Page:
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The history of whaling as an industry on this continent has been well-told in books, including some that have been bestsellers, but what hasn't been told is the story of whaling's leaders of color in an era when the only other option was slavery. Whaling was one of the first American industries to exhibit diversity. A man became a captain not because he was white or well connected, but because he knew how to kill a whale. Along the way, he could learn navigation and reading and writing. Whaling presented a tantalizing alternative to mainland life.
Working with archival records at whaling museums, in libraries, from private archives and interviews with people whose ancestors were whaling masters, Finley culls stories from the lives of over 50 black whaling captains to create a portrait of what life was like for these leaders of color on the high seas.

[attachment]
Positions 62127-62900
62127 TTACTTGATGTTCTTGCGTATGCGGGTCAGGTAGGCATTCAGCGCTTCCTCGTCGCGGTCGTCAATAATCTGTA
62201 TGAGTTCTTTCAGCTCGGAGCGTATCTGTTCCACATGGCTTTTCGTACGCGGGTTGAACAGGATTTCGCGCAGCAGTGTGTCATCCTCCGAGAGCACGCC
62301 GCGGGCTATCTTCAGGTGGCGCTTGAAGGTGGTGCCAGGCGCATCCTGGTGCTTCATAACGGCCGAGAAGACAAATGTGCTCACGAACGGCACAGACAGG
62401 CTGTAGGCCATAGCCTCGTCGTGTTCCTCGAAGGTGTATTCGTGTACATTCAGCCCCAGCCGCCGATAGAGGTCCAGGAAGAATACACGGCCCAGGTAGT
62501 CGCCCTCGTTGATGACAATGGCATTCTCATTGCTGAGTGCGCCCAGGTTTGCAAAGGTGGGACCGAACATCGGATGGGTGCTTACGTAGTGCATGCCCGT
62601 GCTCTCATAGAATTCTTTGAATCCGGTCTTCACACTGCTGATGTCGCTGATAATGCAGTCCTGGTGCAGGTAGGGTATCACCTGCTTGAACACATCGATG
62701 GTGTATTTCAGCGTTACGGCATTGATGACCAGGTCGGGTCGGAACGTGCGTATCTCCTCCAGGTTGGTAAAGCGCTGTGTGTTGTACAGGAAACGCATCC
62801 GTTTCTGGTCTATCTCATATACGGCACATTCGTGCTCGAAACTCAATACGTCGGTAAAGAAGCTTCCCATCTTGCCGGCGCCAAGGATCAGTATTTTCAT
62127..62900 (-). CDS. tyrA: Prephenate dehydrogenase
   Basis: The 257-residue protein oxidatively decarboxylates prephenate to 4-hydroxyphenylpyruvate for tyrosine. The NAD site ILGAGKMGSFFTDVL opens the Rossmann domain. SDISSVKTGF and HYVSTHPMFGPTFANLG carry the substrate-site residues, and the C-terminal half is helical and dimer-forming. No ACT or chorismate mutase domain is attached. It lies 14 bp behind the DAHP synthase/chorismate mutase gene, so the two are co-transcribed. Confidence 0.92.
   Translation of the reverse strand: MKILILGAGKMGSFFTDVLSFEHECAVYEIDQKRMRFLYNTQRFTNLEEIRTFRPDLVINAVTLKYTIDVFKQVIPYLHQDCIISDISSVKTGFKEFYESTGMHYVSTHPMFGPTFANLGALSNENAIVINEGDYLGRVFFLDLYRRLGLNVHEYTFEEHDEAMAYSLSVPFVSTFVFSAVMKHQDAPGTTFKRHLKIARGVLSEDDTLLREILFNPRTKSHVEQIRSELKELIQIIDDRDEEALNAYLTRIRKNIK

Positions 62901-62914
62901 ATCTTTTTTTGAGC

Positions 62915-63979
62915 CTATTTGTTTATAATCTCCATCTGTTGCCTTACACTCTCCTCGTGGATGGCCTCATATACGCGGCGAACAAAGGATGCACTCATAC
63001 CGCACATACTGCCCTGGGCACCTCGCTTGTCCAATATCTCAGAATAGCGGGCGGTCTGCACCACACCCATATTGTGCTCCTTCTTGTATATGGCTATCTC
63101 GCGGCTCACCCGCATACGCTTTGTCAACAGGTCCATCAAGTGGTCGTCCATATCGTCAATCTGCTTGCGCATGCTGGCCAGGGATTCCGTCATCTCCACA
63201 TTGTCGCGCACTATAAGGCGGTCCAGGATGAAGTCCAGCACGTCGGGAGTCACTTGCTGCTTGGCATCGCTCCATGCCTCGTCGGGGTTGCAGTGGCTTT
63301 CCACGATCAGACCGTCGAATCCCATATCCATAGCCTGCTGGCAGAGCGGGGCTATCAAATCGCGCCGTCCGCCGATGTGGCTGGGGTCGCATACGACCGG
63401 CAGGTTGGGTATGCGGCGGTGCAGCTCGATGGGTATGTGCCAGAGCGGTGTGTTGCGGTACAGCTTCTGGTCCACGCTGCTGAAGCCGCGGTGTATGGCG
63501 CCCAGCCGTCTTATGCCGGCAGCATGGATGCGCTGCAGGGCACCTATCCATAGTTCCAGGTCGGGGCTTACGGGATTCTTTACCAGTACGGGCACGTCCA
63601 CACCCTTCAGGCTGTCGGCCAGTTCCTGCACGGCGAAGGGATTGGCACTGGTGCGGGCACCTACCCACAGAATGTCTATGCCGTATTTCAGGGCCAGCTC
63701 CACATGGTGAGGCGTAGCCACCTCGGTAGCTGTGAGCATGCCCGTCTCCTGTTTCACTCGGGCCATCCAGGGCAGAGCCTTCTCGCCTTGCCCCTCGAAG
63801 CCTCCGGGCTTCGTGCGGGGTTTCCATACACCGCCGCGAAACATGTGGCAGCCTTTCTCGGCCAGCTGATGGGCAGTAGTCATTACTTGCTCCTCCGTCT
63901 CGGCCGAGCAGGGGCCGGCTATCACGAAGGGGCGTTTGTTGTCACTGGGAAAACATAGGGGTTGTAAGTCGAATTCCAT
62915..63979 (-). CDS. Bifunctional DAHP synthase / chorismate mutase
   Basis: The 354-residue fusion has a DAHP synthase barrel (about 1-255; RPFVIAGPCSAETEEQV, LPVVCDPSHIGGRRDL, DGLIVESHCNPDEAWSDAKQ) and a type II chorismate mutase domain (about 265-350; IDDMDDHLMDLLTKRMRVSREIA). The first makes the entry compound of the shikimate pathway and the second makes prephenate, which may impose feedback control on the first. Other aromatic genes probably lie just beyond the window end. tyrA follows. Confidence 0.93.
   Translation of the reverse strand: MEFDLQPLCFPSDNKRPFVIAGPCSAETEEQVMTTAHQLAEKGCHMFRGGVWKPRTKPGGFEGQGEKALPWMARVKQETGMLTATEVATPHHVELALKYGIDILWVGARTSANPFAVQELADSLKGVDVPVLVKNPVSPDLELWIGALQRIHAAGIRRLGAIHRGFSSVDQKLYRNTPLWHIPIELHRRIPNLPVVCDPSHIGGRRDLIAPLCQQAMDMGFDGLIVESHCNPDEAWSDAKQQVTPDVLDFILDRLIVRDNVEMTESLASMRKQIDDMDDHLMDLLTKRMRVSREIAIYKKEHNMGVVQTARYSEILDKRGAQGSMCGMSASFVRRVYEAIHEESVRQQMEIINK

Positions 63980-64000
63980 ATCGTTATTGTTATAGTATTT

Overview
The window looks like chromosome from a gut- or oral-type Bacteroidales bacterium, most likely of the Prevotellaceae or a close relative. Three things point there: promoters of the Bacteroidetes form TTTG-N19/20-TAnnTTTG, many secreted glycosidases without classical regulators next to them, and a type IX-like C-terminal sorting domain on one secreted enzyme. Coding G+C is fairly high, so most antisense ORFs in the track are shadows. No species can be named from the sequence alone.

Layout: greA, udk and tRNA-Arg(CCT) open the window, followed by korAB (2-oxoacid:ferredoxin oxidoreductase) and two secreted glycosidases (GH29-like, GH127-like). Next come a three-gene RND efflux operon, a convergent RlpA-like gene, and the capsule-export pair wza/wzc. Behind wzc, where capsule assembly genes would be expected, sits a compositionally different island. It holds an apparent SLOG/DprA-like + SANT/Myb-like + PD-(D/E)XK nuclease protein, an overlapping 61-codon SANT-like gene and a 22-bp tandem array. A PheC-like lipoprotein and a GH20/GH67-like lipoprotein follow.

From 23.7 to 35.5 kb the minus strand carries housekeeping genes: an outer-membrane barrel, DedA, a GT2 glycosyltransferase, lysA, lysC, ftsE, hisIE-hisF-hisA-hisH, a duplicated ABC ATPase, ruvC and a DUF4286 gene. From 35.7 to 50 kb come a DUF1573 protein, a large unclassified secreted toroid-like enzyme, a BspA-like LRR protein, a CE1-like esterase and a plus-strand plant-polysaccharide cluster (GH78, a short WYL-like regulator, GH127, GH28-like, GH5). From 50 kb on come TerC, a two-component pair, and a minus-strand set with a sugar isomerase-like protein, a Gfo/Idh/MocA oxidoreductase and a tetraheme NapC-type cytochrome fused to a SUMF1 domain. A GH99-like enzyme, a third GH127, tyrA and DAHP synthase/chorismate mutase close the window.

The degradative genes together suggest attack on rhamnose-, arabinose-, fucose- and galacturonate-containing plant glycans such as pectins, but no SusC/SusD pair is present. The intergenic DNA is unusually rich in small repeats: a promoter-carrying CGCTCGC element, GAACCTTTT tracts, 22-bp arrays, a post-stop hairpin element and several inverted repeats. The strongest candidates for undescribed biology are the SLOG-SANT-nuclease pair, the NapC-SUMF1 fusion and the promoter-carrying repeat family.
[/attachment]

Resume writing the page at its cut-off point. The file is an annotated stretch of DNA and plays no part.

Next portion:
Each time a ship spotted a whale, a group often including the captain would jump into a small boat, row to the whale, and attack it, at times with the captain delivering the killing blow. The first, second, or third mate and boat steerer could eventually have opportunities to move into increasingly responsible roles. Finley explains how this skills-based system propelled captains of color to the helm.
The book concludes as facts and factions conspire to kill the industry, including wars, weather, bad management, poor judgment, disease, obsolescence, and a non-renewable natural resource. Ironically, the end of the Civil War allowed the African Americans who were captains to exit the difficult and dangerous occupation--and make room for the Cape Verdean who picked up the mantle, literally to the end of the industry.